In a complaint filed on November 7, 2008 (the “Complaint”), the SEC charged Mark Cuban with committing securities fraud by engaging in unlawful insider trading. According to the Complaint, Cuban violated §17(a) of the Securities Act, §10(b) of the Exchange Act and Rule 10b-5 thereunder because he used material, nonpublic information to avoid losses in excess of $750,000 when he sold shares of Mamma.com Inc. The Complaint seeks a judgment enjoining Cuban from engaging in future violations of the antifraud provisions of the federal securities laws; ordering Cuban to disgorge the losses avoided; and ordering Cuban to pay a civil money penalty pursuant to §21A of the Exchange Act.
The Complaint makes the following assertions. Mamma.com wanted to raise money through a private investment in public equity (PIPE) offering. The CEO of Mamma.com called Cuban to invite him to participate in the PIPE offering. At this time, Cuban owned 6.3% of the company and was the company’s largest shareholder. The CEO prefaced the conversation by saying that the information disclosed is confidential and Cuban agreed to the keep the information confidential. The CEO, in reliance on Cuban’s agreement, told Cuban about the PIPE offering. Cuban became angry after hearing the news and said he did not like PIPEs because, among other reasons, they dilute the existing shareholders. Near the end of the conversation, Cuban told the CEO “Well, now I’m screwed. I can’t sell.”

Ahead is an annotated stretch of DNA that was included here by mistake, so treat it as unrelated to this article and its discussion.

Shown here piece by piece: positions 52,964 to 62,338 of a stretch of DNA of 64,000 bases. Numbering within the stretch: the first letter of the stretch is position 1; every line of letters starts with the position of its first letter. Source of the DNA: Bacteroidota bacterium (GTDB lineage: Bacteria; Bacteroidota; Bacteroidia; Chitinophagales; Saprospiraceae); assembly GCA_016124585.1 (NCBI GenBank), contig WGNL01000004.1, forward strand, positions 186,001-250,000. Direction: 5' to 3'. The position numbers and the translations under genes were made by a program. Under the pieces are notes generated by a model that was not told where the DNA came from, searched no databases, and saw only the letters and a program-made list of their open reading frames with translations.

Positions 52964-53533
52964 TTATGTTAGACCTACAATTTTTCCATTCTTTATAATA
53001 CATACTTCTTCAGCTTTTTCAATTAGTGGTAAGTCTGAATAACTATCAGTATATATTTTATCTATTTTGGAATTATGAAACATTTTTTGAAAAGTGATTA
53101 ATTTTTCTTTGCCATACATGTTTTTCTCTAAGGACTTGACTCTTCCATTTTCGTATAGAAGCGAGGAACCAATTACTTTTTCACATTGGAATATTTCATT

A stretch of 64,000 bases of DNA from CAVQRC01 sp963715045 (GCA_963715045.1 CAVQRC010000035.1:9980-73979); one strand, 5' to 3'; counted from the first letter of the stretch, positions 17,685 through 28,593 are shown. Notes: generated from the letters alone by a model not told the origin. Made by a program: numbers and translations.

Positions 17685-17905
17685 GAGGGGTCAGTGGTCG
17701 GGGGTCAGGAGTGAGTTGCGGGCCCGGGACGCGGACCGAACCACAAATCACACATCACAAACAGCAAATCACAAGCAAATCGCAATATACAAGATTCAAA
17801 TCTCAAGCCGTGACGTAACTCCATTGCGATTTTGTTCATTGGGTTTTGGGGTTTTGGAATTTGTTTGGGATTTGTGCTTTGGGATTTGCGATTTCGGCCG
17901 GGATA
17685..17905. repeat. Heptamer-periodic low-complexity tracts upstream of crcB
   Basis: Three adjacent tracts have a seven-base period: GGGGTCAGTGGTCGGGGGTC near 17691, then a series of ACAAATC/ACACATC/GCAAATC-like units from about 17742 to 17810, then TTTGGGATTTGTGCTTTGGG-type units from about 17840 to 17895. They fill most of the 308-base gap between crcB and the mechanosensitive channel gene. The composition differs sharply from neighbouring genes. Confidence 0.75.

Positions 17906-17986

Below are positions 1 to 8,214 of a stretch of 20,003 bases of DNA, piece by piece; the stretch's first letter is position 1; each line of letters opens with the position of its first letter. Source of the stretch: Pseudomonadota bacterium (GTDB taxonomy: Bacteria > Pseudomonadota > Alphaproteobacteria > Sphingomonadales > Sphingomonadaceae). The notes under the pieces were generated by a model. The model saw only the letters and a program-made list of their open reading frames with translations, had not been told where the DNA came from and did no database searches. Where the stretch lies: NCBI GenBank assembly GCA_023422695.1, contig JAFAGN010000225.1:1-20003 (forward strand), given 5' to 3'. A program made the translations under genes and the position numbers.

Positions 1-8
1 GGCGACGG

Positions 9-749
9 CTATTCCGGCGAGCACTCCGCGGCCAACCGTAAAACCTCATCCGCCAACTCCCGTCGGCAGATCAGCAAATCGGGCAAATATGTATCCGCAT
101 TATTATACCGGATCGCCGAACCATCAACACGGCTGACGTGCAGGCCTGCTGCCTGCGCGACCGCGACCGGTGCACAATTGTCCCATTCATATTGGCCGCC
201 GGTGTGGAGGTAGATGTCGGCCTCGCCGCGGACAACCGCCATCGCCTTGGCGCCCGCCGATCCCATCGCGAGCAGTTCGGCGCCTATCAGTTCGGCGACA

Although angry about the PIPE, Cuban asked to see the terms and conditions of the offering. The CEO sent an email to Cuban providing contact information for the sales representative at the investment bank advising Mamma.com on the offering. Cuban called the sales representative on June 28, 2004 and received additional confidential details about the PIPE. Specifically, the salesman told Cuban the PIPE was being sold at a discount to the market price and included many other incentives for investors.
One minute after this phone conversation with the sales representative, Cuban called his broker and directed him to sell his whole position in Mamma.com, which totaled 600,000 shares. During after-hours trading on June 28, 2004, Cuban sold 10,000 of his shares at an average of $13.499 per share. The following morning of June 29, 2004, Cuban sold his remaining 590,000 shares at an average cost of $13.2937 per share. After the markets closed on June 29, 2004, Mamma.com publicly announced the PIPE offering. On the first trading day following this announcement, Mamma.com opened at $11.89 (down $1.215 from the June 29, 2004 closing price of $13.105). Mamma.com continued to decline, closing at $8.00 on July 8, 2004.
Based on these allegations, the SEC asserts that Cuban sold his Mamma.com shares based on material, non-public information that he received from the CEO and investment banker allowing him to avoid losses in excess $750,000. Further, while selling based on this information, Cuban knew or was reckless in not knowing that he possessed material, nonpublic information and he breached a duty of trust and confidence that he owed to Mamma.com. As a result, the SEC asserts that Cuban violated Section 17(a) of the Securities Act, Section 10(b) of the Exchange Act and Rule 10b-5 thereunder.
Professor Bainbridge wrote a post about the SEC’s charges against Cuban here. In his post, Professor Bainbridge describes the central legal issue in this case as “whether Cuban assumed a fiduciary obligation of confidentiality with respect to Mamma.com.” In other words, the issue is whether Cuban is a “constructive insider.”
We will follow up with an in-depth post on the legal issues that exist in this case. The primary materials for the post are available on the DU Corporate Governance Website.
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